The Legislature should consider expanding the list of people required to report suspected elder financial abuse, to include title officers and others who, through their contact with elders, are likely to detect abuse.

It should pass a law that would make foreclosure rescuers spell out in plain, bold language that when a person signs an equity sales contract, he or she becomes a renter and will no longer own his home. The law should require the recording of equity sales contracts with the county. And people who want to sell their equity ought to be required by law to have credit counseling with a HUD certified adviser.

On the federal level:

Congress must stop wasting time and pass the Elder Justice Act that has been languishing in the Finance Committee. The vital legislation, supported by the AARP and other elder justice advocates would guarantee federal funds to Adult Protective Services and others who are fighting elder financial abuse on the front lines, and it would help increase national awareness of elder financial abuse.

On the county level:

Alameda County Superior Court Judge Julie Conger's innovative Elder Protection Court is a model for the nation. Her court, the only one in the country that deals solely with elder and dependent adult abuse, has helped thousands of elder abuse victims get justice.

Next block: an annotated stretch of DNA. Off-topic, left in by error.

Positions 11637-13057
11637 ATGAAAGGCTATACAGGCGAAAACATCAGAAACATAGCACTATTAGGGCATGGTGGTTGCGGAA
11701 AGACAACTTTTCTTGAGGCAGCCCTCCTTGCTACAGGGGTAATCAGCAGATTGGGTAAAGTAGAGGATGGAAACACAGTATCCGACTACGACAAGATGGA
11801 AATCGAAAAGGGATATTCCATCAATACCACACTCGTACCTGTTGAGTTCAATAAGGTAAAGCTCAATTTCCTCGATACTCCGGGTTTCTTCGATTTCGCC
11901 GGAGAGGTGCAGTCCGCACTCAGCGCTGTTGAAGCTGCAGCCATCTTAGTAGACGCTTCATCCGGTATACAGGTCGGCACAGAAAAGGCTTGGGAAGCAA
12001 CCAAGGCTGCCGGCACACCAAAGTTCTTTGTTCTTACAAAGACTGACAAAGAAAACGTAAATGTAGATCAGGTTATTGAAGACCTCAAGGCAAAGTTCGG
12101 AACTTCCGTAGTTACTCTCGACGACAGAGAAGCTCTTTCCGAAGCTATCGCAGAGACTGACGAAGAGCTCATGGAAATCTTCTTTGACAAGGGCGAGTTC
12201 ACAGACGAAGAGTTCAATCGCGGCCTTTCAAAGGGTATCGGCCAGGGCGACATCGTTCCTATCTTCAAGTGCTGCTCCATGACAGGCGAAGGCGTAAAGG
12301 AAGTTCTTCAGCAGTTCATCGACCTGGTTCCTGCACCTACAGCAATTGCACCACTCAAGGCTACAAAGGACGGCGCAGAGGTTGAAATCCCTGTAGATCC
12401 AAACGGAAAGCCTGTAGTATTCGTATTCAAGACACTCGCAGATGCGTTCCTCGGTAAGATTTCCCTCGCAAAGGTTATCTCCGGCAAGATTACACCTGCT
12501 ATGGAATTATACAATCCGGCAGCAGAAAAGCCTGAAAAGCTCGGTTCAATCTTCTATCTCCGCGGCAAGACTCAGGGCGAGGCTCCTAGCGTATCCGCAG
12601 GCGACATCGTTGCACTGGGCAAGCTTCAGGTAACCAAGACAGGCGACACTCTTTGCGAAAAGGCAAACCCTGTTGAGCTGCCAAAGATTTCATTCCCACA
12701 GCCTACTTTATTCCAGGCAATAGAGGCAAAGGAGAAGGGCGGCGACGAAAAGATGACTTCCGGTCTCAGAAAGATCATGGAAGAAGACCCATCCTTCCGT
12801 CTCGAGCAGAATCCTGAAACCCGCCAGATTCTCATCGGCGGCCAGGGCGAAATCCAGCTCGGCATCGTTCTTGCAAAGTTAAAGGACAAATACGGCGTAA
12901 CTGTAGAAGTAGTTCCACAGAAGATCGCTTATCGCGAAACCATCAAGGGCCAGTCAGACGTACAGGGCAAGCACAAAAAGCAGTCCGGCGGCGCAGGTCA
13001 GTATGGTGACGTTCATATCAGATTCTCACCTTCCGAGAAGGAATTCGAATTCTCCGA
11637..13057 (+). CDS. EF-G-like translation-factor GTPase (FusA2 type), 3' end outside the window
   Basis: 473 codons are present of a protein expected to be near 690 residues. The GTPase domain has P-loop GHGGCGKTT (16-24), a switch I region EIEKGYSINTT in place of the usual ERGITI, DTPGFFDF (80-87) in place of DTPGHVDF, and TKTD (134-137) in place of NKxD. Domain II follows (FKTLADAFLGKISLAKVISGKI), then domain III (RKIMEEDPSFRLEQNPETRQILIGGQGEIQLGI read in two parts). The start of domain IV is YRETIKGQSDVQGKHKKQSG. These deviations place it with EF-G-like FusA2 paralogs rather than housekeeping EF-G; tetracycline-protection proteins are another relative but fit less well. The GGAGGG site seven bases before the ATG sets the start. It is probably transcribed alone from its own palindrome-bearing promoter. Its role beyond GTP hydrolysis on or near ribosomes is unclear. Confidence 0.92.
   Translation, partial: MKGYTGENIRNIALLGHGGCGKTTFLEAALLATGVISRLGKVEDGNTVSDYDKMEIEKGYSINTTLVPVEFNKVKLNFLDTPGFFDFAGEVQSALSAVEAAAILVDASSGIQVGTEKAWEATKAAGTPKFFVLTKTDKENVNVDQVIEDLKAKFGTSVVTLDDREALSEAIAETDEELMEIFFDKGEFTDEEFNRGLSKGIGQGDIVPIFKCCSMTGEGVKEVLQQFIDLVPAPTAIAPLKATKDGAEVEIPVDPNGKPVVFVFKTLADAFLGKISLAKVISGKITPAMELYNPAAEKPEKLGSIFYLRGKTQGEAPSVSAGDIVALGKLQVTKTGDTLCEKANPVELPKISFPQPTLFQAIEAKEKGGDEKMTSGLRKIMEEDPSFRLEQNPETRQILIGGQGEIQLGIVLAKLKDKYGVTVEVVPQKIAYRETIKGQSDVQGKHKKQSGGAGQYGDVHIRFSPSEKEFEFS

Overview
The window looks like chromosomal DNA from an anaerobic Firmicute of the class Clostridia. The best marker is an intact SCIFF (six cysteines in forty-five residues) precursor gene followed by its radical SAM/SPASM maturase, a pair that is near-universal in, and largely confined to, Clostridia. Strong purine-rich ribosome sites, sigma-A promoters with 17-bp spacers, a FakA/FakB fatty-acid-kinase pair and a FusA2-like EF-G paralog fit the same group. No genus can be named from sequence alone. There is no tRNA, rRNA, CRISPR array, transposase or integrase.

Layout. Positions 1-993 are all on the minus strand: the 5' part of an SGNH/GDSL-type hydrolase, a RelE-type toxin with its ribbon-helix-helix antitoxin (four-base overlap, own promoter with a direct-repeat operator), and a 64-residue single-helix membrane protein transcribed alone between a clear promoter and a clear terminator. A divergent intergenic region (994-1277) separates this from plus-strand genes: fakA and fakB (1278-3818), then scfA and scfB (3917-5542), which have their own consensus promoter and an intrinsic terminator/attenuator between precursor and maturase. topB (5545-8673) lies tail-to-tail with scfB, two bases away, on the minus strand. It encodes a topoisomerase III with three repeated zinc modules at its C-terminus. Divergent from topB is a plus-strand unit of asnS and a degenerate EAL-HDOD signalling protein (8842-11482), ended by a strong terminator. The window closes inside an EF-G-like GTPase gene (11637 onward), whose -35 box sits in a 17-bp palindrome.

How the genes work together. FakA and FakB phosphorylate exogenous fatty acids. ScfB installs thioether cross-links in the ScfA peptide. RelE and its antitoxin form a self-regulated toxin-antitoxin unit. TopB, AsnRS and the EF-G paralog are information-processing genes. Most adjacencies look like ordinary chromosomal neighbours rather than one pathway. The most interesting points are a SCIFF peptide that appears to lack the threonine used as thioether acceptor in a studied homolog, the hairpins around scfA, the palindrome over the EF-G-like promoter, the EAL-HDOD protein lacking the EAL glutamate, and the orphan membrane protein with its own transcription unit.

Every county, including Contra Costa, ought to create an elder court.

The Office of the Public Guardian is responsible for protecting seniors who are unable to provide for their own basic needs and/or unable to handle their finances.

In these cases, the public guardian is appointed for those who don't have a family member able or willing to care for them — or in instances when that relative is accused of abusing the senior.

Yet in Contra Costa County, the office hasn't been able to accept new clients since April. Why? Because the agency is operating with a skeleton staff, and frantic warnings from public guardian staff about the looming crisis went unheeded for years.

The fastest-growing segment of the county's population is people 85 and older. Where are they supposed to go when the Office of the Public Guardian, through no fault of its own, has to turn them away?

Because of changes in the probate code, beginning July 1, all public guardian agencies will be legally required to request an appointment for an elder if there is an imminent threat to a person's health or estate.

If Contra Costa keeps on its current path, it will be in violation of state law.

The Contra Costa Board of Supervisors — and specifically the board's Family and Human Services Committee — must act now to increase staffing levels at the Office of the Public Guardian and provide funding for this critical agency.

It is an outrage that county supervisors have let the situation deteriorate to the point that it has.
Our elders worked hard and sacrificed to care for us. Yet rather than expressing gratitude, too many of us treat our seniors with disrespect and deceit.

If only for selfish reasons, we all ought to care about fighting elder abuse — because one day, if we live long enough, it might just happen to us.

Tammerlin Drummond is an editorial writer for the Bay Area News Group-East Bay. Her e-mail is